ALBUM TITLE: Naxos Life and Works
WORKS: find works – all from same CD
PERFORMER: Written & narrated by Jeremy Siepmann
CATALOGUE NO: 8.558051-54
At first sight, these four-disc boxes look old hat – narrative biographies with musical illustrations. What immediately distinguishes them from those turgid ‘music appreciation’ lessons is Jeremy Siepmann’s engaging presentation. I survived 24 discs without tiring of his relaxed conversational style alternating with first-class actors – Bob Peck’s gritty, humble-born Beethoven, Nicolas Boulton’s chimerical Mozart, Malcolm Sinclair’s sardonic Tchaikovsky.
Such accessibility doesn’t compromise scholarly accuracy. Siepmann’s selections from journals and diaries (notably of Chopin, Tchaikovsky and Beethoven), and letters (Mozart), paint striking portraits. But the sensational stuff – Brahms’s piano-playing in the bars and brothels of Hamburg, Beethoven’s cruel abuse from his father, Chopin’s affair with Georges Sand – is balanced by a wealth of perceptive ideas: about the contrasting compositional methods of Mozart and Beethoven, the significance of Bach’s religious convictions, Brahms’s ruthless self-criticism. Although the starting point is biographical – the ‘Life…’ – Siepmann throws in revealing commentary on the music: the operatic elements in Bach who never wrote for the stage; Chopin’s composing ‘through his fingers’ and advocacy of quiet playing, within the scale of salon rather than concert hall; Mozart’s mastery of ‘dramatic psychology’, creating operatic characters, not caricatures. He throws in some memorable asides, too: ‘a Tchaikovsky not in emotional turmoil… would hardly have been Tchaikovsky at all’; Mozart has been grossly mis-represented on film as ‘a bird-brain who couldn’t think his way out of a paper bag’; ‘[Beethoven’s] genius derives from the clash – or at least the friction – of opposites’.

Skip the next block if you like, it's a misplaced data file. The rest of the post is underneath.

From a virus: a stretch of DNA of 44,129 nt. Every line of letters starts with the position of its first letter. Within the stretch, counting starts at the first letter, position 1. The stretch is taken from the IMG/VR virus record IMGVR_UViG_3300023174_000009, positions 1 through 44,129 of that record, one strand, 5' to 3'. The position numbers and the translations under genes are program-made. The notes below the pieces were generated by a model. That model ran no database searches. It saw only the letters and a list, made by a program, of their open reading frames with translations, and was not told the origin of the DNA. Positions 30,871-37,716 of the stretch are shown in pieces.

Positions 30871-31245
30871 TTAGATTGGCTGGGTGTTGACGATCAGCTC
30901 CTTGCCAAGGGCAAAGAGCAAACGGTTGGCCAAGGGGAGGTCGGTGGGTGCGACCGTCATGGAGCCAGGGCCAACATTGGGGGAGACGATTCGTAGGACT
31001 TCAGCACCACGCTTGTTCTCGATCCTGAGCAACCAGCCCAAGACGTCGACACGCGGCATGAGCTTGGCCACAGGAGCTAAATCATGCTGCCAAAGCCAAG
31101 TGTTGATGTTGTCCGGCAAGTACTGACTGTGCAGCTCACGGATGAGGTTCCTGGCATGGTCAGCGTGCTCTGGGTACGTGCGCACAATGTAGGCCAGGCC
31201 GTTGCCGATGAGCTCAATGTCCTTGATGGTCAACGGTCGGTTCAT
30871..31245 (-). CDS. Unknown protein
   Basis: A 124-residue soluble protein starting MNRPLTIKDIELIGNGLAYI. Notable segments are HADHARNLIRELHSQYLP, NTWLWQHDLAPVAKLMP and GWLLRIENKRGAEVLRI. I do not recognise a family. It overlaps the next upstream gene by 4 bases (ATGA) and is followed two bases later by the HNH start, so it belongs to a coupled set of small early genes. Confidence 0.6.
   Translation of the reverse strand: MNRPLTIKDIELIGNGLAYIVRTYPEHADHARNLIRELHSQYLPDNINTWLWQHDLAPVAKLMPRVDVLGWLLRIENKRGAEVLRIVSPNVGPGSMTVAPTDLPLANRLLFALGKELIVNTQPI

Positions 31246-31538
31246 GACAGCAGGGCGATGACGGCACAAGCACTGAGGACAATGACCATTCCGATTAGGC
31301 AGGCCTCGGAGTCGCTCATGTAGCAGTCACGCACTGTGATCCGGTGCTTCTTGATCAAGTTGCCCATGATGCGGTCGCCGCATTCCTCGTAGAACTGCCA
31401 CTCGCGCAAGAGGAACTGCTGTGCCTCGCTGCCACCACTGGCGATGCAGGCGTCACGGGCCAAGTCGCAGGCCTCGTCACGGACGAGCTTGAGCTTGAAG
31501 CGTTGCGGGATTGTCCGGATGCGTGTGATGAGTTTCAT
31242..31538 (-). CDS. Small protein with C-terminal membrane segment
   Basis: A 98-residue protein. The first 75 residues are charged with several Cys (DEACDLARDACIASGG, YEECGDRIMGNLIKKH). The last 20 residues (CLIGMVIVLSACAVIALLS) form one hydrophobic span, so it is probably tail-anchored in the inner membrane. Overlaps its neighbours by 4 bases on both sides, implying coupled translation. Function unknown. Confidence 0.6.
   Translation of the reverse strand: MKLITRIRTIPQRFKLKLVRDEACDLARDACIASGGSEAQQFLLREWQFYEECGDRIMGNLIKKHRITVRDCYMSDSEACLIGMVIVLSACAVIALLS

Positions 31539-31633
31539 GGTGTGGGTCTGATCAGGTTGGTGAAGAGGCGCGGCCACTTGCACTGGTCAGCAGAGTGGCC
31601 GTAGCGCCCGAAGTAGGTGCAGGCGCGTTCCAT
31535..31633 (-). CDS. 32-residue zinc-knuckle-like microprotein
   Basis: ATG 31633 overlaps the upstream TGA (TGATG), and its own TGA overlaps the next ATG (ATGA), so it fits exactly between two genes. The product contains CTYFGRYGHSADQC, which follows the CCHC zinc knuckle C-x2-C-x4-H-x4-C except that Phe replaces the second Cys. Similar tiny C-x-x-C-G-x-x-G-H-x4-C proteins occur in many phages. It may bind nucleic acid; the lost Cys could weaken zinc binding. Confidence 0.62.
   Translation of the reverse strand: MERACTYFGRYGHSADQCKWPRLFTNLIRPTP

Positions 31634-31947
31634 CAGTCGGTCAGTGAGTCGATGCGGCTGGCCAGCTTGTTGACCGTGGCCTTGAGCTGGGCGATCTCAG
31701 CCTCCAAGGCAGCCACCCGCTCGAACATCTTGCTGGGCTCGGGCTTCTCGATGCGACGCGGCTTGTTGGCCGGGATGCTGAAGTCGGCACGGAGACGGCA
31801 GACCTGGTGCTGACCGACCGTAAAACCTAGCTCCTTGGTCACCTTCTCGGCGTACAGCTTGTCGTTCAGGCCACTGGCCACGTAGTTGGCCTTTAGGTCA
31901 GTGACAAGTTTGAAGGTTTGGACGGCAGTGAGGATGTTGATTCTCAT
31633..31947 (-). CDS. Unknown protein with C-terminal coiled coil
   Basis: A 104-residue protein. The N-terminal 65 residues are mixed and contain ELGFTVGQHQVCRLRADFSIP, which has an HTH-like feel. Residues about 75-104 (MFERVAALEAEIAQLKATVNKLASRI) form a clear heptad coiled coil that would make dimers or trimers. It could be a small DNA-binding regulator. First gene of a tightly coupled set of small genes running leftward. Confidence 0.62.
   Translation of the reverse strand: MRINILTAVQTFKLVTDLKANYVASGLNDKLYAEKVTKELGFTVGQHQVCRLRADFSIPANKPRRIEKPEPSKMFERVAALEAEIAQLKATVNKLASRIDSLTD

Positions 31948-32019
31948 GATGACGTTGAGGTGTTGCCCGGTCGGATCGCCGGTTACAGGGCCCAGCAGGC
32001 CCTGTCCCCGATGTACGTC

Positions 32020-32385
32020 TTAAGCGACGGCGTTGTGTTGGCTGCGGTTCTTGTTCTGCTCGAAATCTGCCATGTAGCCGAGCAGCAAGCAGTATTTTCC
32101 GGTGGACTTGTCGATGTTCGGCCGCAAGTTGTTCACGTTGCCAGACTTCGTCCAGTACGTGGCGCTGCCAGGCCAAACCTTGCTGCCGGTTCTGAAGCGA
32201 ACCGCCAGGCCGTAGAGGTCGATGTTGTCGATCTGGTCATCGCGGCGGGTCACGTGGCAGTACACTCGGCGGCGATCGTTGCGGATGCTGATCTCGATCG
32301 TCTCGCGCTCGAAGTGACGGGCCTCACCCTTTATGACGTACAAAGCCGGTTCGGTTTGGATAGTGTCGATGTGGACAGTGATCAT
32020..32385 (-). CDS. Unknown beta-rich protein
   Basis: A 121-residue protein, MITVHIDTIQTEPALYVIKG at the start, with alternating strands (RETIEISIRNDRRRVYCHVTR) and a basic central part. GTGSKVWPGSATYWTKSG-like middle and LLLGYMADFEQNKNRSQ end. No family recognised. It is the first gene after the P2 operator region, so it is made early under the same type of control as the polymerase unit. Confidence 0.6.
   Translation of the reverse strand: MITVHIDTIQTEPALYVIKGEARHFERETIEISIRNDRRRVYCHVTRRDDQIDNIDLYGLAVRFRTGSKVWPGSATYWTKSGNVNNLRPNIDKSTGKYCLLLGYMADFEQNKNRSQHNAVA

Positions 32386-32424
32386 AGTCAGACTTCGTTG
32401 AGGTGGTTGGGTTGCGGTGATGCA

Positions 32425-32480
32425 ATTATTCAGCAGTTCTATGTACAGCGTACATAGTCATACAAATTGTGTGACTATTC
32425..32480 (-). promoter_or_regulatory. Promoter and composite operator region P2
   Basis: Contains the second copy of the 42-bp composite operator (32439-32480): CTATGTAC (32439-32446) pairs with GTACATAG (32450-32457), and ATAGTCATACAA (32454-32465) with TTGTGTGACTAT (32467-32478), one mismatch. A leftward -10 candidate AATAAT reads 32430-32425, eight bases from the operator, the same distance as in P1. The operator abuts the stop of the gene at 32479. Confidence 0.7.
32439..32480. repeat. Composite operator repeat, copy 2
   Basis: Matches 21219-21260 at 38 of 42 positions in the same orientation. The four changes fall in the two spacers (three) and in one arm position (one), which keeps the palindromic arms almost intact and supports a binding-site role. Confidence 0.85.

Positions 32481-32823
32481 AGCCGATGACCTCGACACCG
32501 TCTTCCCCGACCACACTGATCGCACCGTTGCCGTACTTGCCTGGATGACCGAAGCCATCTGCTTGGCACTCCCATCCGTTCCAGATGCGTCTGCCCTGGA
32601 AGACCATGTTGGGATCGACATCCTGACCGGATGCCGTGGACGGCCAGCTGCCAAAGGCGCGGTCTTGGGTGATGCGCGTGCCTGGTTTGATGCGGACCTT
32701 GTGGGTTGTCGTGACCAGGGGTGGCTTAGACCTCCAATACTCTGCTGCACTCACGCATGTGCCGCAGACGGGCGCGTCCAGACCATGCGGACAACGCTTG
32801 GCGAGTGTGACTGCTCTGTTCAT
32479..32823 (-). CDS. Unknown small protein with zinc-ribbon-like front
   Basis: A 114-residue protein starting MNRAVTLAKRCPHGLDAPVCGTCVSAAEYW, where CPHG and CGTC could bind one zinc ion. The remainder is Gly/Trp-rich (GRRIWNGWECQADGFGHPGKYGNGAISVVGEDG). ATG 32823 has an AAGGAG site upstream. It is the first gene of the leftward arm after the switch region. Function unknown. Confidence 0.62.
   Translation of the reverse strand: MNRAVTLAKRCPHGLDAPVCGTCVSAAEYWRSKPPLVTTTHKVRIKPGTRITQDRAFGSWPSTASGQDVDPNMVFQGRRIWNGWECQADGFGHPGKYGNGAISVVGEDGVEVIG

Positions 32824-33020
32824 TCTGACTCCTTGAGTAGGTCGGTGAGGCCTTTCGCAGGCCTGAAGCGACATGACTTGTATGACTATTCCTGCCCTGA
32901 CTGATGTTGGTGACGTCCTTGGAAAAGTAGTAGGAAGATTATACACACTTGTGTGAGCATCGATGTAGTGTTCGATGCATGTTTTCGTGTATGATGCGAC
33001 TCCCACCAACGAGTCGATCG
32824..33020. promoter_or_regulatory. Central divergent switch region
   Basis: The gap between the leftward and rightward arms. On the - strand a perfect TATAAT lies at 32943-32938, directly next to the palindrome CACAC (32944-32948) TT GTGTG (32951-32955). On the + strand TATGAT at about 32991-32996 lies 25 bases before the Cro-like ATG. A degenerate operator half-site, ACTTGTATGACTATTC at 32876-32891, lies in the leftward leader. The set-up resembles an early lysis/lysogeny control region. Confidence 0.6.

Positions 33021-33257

All the music comes from the Naxos catalogue, so there are some significant gaps – Siepmann mentions but can’t illustrate Beethoven’s Missa solemnis or Mozart’s Mitridate – but it’s a tribute to the accumulated scale of the Naxos enterprise that musical portraits are largely complete. Inevitably the quality varies. The 15-CD Chopin series by the Turkish pianist Idil Biret is a remarkable achievement – she creates a glorious tone opening the F minor Ballade for instance, but the Op. 18 Waltz labours under dry staccato first-beats. For Beethoven, the Stuttgart Piano Trio positively sparkles, but the elegant Nicolaus Esterházy Sinfonia misses some symphonic ‘friction of opposites’. The Bach keyboard recordings are all uncompromisingly on the piano, often finely played; I enjoyed Wolfgang Rübsam’s dancing Partita movement. But Siepmann’s historical justification – Bach trying out fortepianos in Berlin – disregards the fact that the modern concert grand is a wholly different beast.
Siepmann introduces whole movements at strategic points, though more frequent extracts drove me to my CD collection to hear the rest – exactly the aim of the exercise, educationally (and commercially). While, on the discs, ‘Life’ takes precedence over ’ and musical commentary is studiedly untechnical, generous booklets include extended essays on ‘Major works’ and an invaluable ‘Graded Listening Plan’, together with historical background, the composer’s place therein, and a year-by-year life-calendar.
Complemented by Naxos’s traditional but probing ‘Classics Explained’ and ‘Opera Explained’ series, these sets are a powerful learning resource for any inquisitive listener, for ears both innocent and already informed, in school, college or simply by the fireside.